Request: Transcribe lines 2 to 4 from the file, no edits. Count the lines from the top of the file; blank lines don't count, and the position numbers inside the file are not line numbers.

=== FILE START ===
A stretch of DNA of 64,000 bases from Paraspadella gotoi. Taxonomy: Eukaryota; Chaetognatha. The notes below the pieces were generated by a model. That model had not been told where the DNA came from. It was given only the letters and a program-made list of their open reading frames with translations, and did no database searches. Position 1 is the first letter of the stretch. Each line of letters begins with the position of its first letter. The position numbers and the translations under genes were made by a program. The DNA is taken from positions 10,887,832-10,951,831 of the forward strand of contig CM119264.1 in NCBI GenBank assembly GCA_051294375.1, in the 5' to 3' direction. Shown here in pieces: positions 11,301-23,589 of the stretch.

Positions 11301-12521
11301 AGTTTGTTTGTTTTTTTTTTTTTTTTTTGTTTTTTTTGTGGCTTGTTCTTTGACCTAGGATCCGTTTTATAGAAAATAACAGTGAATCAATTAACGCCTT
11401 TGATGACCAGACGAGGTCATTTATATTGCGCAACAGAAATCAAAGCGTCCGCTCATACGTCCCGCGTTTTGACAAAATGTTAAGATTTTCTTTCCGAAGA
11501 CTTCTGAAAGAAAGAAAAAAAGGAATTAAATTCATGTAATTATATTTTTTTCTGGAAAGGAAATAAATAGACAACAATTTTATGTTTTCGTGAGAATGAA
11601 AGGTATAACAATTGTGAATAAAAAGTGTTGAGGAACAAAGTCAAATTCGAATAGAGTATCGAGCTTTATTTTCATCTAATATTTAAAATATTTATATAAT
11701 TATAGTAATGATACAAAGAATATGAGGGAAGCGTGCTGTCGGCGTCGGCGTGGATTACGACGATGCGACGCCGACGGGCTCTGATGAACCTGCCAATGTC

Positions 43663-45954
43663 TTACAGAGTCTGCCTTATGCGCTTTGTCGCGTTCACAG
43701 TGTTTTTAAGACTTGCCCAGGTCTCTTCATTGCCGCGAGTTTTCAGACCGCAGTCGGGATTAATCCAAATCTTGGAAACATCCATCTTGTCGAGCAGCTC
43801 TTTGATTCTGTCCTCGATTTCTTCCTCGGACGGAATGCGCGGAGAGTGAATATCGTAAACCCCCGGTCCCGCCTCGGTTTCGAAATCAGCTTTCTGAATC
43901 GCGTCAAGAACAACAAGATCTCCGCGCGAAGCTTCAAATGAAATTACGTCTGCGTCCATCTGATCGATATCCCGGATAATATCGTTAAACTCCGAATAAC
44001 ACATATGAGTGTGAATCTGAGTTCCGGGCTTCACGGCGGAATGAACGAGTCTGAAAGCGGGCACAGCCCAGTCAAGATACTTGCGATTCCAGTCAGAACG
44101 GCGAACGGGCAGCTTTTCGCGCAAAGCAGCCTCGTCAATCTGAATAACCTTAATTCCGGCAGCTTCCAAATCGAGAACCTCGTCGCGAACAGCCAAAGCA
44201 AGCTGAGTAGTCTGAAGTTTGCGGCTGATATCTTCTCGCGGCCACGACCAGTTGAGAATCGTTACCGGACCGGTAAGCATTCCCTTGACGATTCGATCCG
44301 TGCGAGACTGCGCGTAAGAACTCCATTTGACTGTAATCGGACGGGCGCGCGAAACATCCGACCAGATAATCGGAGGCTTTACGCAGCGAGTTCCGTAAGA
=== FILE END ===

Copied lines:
Positions 11301-12521
11301 AGTTTGTTTGTTTTTTTTTTTTTTTTTTGTTTTTTTTGTGGCTTGTTCTTTGACCTAGGATCCGTTTTATAGAAAATAACAGTGAATCAATTAACGCCTT
11401 TGATGACCAGACGAGGTCATTTATATTGCGCAACAGAAATCAAAGCGTCCGCTCATACGTCCCGCGTTTTGACAAAATGTTAAGATTTTCTTTCCGAAGA